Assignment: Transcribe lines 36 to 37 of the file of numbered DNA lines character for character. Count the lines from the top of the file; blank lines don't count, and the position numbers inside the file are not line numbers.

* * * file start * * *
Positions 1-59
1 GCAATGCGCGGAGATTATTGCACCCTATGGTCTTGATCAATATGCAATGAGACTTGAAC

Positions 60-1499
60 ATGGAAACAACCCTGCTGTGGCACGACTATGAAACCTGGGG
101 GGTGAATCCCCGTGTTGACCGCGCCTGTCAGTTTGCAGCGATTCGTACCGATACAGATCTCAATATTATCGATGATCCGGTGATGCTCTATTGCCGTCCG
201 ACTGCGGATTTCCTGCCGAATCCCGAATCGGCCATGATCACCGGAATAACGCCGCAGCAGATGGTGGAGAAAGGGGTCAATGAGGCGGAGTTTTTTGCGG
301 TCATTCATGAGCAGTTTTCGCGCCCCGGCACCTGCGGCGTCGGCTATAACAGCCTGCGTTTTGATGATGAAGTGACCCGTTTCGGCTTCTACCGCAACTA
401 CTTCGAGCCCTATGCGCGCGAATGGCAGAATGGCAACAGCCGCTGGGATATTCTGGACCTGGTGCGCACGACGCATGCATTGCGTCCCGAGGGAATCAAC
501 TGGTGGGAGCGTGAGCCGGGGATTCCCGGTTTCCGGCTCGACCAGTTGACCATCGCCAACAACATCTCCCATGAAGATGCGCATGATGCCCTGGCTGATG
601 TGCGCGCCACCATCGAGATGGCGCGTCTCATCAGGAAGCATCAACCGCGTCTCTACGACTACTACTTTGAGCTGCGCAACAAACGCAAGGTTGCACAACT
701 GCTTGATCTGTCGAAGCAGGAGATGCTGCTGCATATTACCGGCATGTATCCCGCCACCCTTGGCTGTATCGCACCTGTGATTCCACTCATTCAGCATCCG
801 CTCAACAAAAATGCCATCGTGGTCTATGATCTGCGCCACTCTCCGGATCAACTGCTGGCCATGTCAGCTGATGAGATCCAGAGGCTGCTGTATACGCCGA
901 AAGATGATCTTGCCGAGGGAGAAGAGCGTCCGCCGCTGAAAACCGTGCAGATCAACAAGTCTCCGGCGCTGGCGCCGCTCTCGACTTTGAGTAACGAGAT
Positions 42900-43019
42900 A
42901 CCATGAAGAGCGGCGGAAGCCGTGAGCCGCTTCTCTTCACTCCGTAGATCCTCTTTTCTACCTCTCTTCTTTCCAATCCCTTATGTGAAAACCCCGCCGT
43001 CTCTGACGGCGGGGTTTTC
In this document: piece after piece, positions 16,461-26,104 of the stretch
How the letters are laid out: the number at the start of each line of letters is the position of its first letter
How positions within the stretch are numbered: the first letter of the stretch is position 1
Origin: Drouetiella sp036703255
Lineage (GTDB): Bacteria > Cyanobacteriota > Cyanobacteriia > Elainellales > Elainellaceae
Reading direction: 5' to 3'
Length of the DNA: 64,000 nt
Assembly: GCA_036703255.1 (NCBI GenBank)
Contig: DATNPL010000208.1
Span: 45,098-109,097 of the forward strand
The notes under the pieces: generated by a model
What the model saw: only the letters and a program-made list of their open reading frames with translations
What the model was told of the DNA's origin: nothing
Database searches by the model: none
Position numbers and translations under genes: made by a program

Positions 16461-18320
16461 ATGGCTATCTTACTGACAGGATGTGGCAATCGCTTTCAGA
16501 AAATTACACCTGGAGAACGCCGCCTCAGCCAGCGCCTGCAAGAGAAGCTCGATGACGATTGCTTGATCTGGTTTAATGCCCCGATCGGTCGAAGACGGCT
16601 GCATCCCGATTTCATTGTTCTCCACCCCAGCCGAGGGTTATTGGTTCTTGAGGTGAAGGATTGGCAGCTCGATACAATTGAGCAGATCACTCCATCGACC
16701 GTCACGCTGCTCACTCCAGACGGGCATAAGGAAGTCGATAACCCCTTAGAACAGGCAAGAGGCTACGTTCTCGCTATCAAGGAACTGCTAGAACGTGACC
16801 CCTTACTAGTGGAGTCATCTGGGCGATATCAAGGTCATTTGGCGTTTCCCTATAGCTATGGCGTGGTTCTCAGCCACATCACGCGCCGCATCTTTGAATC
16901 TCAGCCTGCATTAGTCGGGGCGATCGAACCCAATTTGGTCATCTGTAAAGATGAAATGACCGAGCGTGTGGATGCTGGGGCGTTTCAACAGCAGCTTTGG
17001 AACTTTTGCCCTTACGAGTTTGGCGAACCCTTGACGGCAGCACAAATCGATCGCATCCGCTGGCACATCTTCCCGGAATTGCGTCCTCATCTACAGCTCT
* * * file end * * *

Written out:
16601 GCATCCCGATTTCATTGTTCTCCACCCCAGCCGAGGGTTATTGGTTCTTGAGGTGAAGGATTGGCAGCTCGATACAATTGAGCAGATCACTCCATCGACC
16701 GTCACGCTGCTCACTCCAGACGGGCATAAGGAAGTCGATAACCCCTTAGAACAGGCAAGAGGCTACGTTCTCGCTATCAAGGAACTGCTAGAACGTGACC